New research has shown that fear has the ability to change people’s behaviour. This is contrary to popular belief that fear may often produce a backlash effect when used as an emotion to encourage behavioural changes. Instead, fear produces a small but yet pertinent change in people’s attitudes and behaviours across various domains.
It has been found that appeals which evoke fear are commonly used to direct messages to the public and propagate certain behaviours. For instance, in the advertising domain, advertisers often instil a sense of fear in potential customers, and subsequently presenting the product as a solution to such fear. This can be seen in insurance, where the fear of death and injury compels people to buy the product. Moreover, it is worthy to note that women are especially susceptible to behaviour change by fear.
Even though fear should not be seen as the ultimate solution due to its small effect, there are very few cases in which the fear appeal is not effective. More often than not, presenting such an appeal more than doubles the probability of behaviour change than presenting an appeal with little or no fear.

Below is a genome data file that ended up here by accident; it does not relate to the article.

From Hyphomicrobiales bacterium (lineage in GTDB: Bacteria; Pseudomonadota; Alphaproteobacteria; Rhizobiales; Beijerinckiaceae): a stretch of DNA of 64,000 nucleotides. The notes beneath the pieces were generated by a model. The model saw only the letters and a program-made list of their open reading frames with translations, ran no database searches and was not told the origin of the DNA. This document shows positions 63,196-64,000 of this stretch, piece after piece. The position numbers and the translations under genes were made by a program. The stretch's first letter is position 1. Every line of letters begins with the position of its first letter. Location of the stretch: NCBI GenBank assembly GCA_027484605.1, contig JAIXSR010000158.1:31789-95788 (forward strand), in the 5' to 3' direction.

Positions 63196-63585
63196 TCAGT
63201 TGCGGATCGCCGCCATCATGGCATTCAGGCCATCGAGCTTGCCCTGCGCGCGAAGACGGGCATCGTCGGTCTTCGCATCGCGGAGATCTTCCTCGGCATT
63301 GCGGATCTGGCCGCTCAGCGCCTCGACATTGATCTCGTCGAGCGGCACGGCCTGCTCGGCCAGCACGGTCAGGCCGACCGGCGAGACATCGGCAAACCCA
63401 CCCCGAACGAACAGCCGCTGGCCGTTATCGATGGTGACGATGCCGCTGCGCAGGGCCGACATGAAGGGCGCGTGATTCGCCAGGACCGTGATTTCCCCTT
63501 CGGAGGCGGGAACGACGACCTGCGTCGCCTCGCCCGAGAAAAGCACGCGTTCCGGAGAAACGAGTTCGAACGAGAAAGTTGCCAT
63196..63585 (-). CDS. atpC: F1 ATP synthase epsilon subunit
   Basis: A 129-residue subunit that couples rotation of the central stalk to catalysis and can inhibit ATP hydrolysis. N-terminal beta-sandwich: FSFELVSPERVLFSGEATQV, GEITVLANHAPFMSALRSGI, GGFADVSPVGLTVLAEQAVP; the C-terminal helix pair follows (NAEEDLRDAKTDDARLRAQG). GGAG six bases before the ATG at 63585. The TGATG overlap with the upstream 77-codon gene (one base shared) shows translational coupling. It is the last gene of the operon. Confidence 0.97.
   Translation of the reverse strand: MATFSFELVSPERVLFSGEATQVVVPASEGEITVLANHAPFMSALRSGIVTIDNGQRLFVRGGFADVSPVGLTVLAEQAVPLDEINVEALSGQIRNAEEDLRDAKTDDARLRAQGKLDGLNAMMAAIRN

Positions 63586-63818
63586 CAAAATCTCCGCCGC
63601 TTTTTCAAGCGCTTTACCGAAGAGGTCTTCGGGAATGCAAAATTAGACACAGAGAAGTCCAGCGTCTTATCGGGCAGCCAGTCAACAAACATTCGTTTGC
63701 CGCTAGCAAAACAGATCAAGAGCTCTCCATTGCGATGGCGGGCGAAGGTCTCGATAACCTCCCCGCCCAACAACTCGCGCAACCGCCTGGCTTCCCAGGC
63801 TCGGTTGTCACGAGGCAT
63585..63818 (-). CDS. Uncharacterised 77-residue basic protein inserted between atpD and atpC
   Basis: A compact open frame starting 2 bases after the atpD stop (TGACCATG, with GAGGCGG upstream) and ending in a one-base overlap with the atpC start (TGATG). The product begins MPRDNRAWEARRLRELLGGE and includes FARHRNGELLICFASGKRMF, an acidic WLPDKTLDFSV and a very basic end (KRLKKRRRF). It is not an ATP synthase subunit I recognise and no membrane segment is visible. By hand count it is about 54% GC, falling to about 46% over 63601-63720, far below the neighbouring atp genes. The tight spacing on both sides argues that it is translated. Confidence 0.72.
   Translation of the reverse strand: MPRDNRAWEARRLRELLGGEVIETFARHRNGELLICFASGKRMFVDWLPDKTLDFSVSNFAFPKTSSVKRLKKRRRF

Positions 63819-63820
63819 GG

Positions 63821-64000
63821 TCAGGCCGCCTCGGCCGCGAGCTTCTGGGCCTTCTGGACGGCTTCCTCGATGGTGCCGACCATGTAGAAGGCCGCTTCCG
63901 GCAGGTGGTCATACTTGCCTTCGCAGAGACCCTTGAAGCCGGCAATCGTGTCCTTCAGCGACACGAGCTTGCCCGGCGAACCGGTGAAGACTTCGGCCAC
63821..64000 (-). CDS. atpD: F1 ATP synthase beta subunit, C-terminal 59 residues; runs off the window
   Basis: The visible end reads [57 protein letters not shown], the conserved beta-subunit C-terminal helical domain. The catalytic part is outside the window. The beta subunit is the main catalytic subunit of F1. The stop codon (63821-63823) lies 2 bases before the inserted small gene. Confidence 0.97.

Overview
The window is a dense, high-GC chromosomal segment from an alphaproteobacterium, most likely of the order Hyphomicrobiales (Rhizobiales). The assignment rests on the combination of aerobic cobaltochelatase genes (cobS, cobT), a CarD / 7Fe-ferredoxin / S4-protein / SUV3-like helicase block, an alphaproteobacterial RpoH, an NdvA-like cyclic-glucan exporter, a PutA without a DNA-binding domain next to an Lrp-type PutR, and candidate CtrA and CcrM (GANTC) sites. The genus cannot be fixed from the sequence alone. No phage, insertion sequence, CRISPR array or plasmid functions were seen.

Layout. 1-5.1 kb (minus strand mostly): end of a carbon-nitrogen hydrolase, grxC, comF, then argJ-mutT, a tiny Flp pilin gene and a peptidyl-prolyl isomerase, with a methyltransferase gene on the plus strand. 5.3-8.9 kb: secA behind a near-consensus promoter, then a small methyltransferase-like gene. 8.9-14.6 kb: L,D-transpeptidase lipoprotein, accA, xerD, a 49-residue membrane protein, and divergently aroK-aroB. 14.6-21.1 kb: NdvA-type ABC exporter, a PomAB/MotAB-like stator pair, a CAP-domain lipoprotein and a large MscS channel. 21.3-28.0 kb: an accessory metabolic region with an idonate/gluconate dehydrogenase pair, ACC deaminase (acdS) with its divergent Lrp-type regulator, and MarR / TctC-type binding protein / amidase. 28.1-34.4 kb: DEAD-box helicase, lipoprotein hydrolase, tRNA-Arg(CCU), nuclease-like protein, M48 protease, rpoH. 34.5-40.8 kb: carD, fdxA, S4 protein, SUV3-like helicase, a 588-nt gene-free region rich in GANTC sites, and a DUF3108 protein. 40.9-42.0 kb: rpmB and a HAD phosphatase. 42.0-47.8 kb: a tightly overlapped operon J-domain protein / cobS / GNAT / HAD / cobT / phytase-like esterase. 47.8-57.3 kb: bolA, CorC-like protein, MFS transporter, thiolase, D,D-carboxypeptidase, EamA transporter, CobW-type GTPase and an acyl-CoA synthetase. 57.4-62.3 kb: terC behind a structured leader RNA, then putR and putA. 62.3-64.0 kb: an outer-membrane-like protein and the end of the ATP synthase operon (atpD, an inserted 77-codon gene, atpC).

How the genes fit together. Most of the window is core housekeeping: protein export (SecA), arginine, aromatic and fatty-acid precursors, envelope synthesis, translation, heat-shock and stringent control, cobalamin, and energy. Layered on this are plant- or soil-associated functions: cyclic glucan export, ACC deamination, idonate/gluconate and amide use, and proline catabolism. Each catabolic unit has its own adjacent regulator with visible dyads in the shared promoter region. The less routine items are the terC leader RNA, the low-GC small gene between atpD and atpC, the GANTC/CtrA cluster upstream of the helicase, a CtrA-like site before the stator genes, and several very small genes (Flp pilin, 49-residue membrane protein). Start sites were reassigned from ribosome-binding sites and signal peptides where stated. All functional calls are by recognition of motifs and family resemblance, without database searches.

Furthermore, the authors explained ways in which the fear appeal can be made even more effective. The ways are to increase the amount of fear, reinforce the message that the product will be able to achieve a desired result or further emphasize the severity and susceptibility of the issue being addressed.
Category(s):Mental Health in Asia
Source material from Psyblog